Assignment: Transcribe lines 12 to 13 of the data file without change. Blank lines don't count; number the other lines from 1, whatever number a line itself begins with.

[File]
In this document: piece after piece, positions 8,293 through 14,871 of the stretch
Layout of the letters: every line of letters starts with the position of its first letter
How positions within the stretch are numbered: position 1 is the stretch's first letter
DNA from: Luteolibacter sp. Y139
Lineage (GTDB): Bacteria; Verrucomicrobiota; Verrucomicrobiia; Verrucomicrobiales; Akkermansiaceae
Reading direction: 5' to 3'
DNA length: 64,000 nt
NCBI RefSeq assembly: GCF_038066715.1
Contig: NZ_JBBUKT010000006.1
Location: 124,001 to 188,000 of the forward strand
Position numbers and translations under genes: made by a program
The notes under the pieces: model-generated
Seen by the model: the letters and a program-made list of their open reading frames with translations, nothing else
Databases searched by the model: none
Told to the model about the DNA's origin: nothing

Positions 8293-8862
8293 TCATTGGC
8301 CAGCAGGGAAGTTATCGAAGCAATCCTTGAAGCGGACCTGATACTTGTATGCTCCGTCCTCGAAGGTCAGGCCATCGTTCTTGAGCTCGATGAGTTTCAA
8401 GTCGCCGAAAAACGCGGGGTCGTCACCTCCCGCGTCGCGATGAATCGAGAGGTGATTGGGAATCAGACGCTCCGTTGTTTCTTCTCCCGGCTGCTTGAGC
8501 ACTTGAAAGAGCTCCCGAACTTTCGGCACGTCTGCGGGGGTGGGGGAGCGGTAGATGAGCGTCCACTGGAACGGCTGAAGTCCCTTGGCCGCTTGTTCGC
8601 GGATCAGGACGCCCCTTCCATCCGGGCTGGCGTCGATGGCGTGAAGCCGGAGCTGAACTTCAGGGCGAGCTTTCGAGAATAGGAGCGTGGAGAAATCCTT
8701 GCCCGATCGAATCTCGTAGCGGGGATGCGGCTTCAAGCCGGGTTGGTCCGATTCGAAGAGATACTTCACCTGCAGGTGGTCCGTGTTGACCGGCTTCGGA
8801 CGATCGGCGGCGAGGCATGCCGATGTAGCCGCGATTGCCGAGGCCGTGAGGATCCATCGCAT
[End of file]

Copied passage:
The notes under the pieces: model-generated
Seen by the model: the letters and a program-made list of their open reading frames with translations, nothing else